Hobbyist - Python vs. other languages

Mike Driscoll kyosohma at gmail.com
Thu Jul 31 20:58:54 CEST 2008

On Jul 31, 1:32 pm, fprintf <stuart.a.h... at gmail.com> wrote:
> I have been playing with computers since I first learned to program
> moving shapes on an Atari 800XL in BASIC. After many years of dabbling
> in programming languages as a hobbyist (I am not a computer scientist
> or other IT professional), I have never found a way to stick with a
> language far enough to do anything useful.  I learn all about loops
> and data structures and functions/methods etc. but never get to create
> a program that will do anything of value that I can't more easily do
> via freeware. Well, except the slot car timing system I wrote in C++
> for Linux many moons ago.
> Honestly Python seems like a breath of fresh air and possibly a way to
> get back to my BASIC roots, you know, programming just for the fun of
> it.
> Since I don't have a specific problem to solve, besides
> Pythonchallenge (which I found very cryptic), and Project Euler (which
> I found beyond my mathematics skills), is there a place to go for
> increasingly difficult problems to solve? I have followed a number of
> the recommended online tutorials that contain a logical progression of
> problems and yet they all end at the point where a person has enough
> knowledge of the syntax, but not really enough to do anything.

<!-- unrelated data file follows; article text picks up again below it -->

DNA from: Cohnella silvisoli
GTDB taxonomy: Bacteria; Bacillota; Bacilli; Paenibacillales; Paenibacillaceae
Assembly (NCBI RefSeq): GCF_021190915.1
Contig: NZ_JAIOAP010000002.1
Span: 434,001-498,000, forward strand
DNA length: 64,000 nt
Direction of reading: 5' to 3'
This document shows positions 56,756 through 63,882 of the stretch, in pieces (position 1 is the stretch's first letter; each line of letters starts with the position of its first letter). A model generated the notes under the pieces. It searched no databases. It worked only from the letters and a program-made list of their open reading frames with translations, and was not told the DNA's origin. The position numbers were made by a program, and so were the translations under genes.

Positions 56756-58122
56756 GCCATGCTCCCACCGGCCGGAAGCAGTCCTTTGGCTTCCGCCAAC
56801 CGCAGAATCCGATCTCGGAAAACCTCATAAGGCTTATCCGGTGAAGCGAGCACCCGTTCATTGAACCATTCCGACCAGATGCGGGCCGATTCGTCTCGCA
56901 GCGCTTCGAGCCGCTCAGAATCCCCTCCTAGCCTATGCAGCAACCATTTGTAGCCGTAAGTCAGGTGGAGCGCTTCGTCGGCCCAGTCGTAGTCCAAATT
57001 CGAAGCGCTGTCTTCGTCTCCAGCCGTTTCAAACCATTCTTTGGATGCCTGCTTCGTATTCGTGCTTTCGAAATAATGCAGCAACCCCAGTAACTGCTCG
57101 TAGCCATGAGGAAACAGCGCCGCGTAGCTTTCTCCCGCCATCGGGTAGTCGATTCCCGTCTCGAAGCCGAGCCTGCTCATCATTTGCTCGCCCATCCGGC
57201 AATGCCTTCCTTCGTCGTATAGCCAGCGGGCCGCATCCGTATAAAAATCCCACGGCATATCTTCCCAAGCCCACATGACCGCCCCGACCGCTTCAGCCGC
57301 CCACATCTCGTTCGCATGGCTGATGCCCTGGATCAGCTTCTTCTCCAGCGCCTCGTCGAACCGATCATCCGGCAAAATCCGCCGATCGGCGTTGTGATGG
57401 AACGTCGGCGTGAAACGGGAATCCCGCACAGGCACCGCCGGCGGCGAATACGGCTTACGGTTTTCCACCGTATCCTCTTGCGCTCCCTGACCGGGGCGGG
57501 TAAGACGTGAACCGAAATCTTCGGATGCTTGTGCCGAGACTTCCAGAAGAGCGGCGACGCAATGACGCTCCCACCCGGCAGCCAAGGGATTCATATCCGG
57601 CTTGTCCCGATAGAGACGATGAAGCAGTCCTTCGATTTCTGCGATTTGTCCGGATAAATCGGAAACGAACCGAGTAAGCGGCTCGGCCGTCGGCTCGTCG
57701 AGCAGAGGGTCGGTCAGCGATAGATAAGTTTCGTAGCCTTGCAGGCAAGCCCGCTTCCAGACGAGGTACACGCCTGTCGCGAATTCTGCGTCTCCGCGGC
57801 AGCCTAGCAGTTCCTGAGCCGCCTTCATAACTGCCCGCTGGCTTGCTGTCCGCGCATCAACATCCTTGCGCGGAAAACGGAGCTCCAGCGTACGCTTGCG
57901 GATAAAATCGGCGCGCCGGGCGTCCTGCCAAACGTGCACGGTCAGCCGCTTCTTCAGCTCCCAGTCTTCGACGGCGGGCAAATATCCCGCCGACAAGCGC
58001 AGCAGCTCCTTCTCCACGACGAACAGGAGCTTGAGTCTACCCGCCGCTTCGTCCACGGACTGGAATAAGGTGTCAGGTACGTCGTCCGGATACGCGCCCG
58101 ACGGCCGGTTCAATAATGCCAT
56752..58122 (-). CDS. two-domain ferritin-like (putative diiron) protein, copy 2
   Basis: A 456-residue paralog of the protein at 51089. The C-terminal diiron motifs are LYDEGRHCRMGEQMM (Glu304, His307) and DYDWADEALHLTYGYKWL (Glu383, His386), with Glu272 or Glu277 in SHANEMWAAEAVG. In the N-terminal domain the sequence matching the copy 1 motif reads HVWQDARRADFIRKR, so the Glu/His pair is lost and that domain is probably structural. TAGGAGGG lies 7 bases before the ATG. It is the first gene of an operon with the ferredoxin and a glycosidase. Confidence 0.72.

I've noticed that there's a gap between learning the syntax and
actually being able to do something myself. It's pretty annoying.
However, all you need is to come up with some projects that you'd like
to do, such as inventorying some collection you have (CDs, DVDs,
Clocks, whatever). Then you have a place to start.

The next step is to break the project down into smaller parts until
you have parts to tackle. Let's say you want to inventory your DVDs
for example. First, you'd need to figure out how much data about each
title you want. Examples might include Title, Director, top 3 actors,
price, and purchase date. Once you know what you want to store, you
can learn about data persistence (i.e. databases!).

Or you could join a local Python Users Group or an open source
project. I learn a lot just helping people on this and other Python


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